Look, here's a clip from the film. Now we will disappoint you.

So why did I seek this game out to review it? First of all, the difficulty of tracking down a copy is legendary; something about the production run getting recalled or having the wrong region codes, or somesuch. Second, no one in history appears to have reviewed this game, or at least, no one whose review made it to the Internet. Third, I heard about this game when I was doing the SNES review, and heard that it was a puzzle game based on events in the movie, and thought that would be more intriguing than a simple platformer. This is not quite true. There’s a puzzle sequence or two, like the IQ test, but its more fair to call the entire game a disjointed collection of mini-sequences stolen from the movie. The technical limitations (or just plain old broken code) result in a number of unfair challenges. Even if you tracked out a move list to win, the discrepancy between when you press the key and when the SCD notices will far too often result in you getting your lawn mowed.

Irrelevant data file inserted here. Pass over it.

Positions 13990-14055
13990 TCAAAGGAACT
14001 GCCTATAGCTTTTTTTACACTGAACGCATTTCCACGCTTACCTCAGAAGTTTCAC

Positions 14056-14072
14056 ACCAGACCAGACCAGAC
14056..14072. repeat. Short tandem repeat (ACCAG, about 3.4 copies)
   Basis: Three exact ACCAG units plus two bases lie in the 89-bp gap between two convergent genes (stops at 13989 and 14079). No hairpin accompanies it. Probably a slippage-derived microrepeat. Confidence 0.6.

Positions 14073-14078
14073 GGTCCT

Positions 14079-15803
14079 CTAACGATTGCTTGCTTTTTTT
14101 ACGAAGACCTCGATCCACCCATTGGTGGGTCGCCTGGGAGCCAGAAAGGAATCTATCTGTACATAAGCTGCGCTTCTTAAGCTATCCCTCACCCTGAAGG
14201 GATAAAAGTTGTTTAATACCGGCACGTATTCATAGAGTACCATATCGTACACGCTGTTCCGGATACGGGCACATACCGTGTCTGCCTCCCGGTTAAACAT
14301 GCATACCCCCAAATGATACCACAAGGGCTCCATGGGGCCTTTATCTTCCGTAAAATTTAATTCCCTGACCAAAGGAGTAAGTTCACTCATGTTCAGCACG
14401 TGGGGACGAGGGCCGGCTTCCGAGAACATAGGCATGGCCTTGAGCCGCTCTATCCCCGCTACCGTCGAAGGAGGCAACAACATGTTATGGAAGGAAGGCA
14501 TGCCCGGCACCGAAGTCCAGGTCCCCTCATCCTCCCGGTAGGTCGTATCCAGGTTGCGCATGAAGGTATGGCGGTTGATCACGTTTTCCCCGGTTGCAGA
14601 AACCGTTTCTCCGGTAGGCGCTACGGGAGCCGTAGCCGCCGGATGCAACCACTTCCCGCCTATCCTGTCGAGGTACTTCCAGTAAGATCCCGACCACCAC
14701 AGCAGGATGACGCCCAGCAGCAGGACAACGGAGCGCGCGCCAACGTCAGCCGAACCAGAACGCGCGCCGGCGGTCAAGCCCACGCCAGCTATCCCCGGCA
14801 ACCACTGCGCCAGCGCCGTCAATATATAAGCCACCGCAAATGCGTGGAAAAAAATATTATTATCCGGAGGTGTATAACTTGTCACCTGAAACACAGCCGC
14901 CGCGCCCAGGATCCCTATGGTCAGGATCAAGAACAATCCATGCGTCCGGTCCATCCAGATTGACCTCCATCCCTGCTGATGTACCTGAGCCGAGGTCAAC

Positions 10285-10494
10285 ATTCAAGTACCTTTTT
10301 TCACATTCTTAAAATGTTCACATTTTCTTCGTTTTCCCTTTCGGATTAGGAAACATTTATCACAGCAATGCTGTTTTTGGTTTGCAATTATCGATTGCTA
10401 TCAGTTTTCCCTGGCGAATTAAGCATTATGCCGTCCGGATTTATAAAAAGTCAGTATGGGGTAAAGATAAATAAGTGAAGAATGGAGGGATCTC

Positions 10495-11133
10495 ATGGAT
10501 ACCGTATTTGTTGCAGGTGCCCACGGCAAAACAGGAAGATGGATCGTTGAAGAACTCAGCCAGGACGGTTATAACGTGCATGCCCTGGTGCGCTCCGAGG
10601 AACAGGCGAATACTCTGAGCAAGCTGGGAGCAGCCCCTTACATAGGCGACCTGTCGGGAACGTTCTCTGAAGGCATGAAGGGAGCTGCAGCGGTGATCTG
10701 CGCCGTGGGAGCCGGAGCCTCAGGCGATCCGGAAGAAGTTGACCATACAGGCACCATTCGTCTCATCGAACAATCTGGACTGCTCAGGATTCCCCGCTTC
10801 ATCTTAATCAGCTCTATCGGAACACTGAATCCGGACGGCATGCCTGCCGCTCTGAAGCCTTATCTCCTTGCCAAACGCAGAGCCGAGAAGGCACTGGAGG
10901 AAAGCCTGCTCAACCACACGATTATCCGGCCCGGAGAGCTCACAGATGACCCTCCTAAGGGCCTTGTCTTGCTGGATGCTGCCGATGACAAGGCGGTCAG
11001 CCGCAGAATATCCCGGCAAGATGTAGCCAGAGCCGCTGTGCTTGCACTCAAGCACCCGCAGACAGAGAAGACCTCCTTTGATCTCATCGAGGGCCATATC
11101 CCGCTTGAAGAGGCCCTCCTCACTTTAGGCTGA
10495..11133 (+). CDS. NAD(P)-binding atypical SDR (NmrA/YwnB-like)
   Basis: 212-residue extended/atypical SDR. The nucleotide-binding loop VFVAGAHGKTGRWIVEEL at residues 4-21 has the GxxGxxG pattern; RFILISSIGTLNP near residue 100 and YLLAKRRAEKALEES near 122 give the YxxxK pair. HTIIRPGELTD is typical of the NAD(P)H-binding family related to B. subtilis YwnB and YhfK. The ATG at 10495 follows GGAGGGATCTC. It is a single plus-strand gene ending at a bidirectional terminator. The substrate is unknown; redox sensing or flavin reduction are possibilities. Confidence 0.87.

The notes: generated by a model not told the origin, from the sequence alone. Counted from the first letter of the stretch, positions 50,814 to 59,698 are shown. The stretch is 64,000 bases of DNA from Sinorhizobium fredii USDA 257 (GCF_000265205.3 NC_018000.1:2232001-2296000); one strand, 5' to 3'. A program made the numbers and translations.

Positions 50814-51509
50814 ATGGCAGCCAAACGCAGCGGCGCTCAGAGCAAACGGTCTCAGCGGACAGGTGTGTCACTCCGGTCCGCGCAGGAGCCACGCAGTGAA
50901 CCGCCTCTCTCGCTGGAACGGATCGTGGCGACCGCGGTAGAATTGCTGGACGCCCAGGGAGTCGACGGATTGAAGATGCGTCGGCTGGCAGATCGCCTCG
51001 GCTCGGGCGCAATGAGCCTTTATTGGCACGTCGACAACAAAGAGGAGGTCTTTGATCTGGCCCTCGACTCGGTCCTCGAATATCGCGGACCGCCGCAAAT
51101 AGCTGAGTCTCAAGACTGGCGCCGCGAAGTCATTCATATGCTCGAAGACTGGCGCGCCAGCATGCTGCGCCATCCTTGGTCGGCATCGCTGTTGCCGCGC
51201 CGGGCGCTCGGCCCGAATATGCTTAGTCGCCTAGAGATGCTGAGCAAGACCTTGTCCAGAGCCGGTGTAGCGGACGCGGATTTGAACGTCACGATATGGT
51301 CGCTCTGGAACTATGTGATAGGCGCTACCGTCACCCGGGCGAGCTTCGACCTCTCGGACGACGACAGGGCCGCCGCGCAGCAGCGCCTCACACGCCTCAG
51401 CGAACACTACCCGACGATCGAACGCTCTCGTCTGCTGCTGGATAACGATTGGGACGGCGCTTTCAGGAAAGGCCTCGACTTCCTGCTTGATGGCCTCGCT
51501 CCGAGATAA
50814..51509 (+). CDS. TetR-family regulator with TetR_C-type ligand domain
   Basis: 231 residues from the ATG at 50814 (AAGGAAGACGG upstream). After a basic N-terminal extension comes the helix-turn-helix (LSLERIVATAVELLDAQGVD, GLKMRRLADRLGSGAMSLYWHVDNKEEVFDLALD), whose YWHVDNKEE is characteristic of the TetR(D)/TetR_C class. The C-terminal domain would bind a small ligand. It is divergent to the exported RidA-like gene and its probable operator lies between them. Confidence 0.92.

The game certainly has an undeserved level of mystique because of its recall, but hopefully this review will save just one young, bright-eyed child from a $10 second-hand purchase on Ebay. The movie’s goofy and senseless, but I’d still rather see it again than try to suffer through another minute of this trash. The funny part is, the SNES version is actually a better representation of the VR parts of the film. If SCI had spent less time on trying to match the visuals of the film (an impossible task for the time) and more time on giving you something to interact with for greater than 2% of the time (when you press that “jump now” button), then they might have had a real game instead of this collection of plodding crap-a-mation.


The Good

A fine lesson on why interactive movies never took off can be found here.

The Bad

Well, let’s put it this way. The game exists, but you’d never know it if it didn’t.